Preferential Rights: Acknowledges the concept of preferential rights for coastal states with a special dependence on coastal fisheries, recognizing their entitlement to a significant share in the distribution of fishing resources.

Customary Law Principles: Affirms the acceptance of certain principles as part of customary law, including the concept of a fishery zone and preferential rights for coastal states, which nations are expected to adhere to in resolving fisheries-related disputes.

8. Nuclear Tests (Australia v. France; New Zealand v. France)

Summary of the case:

Australia and New Zealand (Plaintiffs) sought an injunction from the International Court of Justice (ICJ) to stop France (Defendant) from conducting atmospheric nuclear tests in the South Pacific. France, after completing the tests, declared no plans for further testing. The central issue was whether unilateral declarations could create legal obligations.

Unilateral Acts and Legal Obligations: The case establishes that declarations through unilateral acts can indeed result in legal obligations. The President of France's statements were deemed a commitment by the state, holding legal significance.

State Engagement: Recognizes that statements by a State's officials, like those made by the President of France, can constitute an engagement of the State and carry legal significance.

Jurisdiction of International Court: The ICJ had jurisdiction to address matters related to unilateral declarations, emphasizing its role in overseeing and adjudicating international disputes.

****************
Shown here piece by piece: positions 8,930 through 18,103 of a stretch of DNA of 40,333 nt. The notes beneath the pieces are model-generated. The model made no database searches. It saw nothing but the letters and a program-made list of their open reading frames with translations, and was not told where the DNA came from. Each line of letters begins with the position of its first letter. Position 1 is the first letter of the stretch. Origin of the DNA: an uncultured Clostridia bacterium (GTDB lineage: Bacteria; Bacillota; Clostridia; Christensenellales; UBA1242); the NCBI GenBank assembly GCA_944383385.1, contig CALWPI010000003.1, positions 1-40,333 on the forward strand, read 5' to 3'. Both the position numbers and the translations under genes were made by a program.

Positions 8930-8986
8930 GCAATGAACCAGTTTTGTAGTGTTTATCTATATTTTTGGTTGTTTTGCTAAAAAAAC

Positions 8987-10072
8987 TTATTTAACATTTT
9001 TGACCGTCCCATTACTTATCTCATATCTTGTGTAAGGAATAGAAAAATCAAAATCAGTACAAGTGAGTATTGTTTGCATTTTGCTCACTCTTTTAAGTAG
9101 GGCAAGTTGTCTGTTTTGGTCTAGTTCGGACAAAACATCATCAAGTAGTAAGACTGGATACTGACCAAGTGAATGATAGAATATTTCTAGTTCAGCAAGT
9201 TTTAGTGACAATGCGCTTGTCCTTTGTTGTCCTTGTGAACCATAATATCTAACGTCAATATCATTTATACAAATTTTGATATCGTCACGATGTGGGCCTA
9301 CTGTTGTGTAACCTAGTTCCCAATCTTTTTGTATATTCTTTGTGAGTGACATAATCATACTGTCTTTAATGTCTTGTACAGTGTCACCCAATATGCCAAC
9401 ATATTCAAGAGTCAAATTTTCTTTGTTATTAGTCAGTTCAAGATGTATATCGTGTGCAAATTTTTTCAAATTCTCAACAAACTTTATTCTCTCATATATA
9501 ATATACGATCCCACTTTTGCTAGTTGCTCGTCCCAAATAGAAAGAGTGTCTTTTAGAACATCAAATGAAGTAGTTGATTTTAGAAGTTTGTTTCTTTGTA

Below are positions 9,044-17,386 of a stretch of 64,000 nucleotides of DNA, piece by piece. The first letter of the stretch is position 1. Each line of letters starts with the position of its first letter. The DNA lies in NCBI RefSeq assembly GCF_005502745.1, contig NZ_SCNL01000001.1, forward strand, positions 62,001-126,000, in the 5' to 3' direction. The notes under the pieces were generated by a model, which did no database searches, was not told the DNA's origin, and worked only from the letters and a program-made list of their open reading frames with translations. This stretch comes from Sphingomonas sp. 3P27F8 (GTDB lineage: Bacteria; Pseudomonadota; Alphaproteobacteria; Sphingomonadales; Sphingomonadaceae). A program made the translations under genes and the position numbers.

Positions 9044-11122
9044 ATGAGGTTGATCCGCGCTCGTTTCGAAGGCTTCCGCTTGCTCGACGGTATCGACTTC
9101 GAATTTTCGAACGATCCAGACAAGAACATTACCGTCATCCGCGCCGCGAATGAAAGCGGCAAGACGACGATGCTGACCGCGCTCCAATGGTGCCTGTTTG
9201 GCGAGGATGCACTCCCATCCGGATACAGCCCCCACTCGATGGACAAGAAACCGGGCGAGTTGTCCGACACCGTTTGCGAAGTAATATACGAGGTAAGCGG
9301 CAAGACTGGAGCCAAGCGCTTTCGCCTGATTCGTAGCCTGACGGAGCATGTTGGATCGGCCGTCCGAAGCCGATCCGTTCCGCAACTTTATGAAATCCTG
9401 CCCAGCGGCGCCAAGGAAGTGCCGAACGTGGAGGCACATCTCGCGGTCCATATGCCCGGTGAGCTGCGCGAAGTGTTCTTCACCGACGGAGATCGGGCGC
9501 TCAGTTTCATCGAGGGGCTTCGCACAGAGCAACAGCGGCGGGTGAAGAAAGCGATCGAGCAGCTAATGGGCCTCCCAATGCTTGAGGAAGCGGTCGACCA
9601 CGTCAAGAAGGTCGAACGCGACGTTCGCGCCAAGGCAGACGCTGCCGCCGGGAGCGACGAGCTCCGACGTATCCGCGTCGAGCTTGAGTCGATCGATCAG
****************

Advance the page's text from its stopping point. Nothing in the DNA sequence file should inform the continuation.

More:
General Nature: Emphasizes that the legal impact of unilateral acts is based on their general nature and characteristics, irrespective of the specific state initially addressed.

Achievement of Object: The Court considered the objective of Australia and New Zealand achieved since France publicly declared the cessation of further nuclear tests. This reflects the court's attention to the practical impact and accomplishment of the legal actions brought forth.


The Court dismissed the application based on France's unilateral declarations, considering them legally binding and the objectives of Australia and New Zealand achieved.

9. Legal consequences of the construction of the wall in Palestine

Summary of the case:

The General Assembly, in 2003, sought an advisory opinion from the International Court of Justice (ICJ) on the legal consequences of Israel's construction of a wall in the Occupied Palestinian Territory. The ICJ, after considering jurisdiction and the propriety of the opinion, concluded that the wall and its associated measures breached international law. The Court found violations of the right to self-determination, liberty of movement, and various humanitarian and human rights principles. Israel was directed to cease construction, dismantle parts within Palestinian Territory, and provide reparations. States were obligated not to recognize the illegal situation and take action to end impediments to Palestinian self-determination.

Unilateral Advisory Opinion: The case establishes the authority of the General Assembly to seek an advisory opinion from the ICJ on matters falling within its competence.

Jurisdiction of ICJ: The ICJ clarified its jurisdiction, emphasizing the broader frame of reference beyond bilateral disputes and its role in addressing issues directly concerning the United Nations.

International Humanitarian Law: The Court relied on international humanitarian law, including the Fourth Geneva Convention, to assess the legality of Israel's actions in the Occupied Palestinian Territory.

Right to Self-Determination: The case underscores the importance of respecting the right to self-determination, emphasizing its breach due to the construction of the wall.

Reparation for Damages: Israel was mandated to provide reparation for damages suffered by individuals affected by the wall's construction.

State Obligations: All states were obligated not to recognize the illegal situation resulting from the wall's construction and to ensure compliance with international humanitarian law.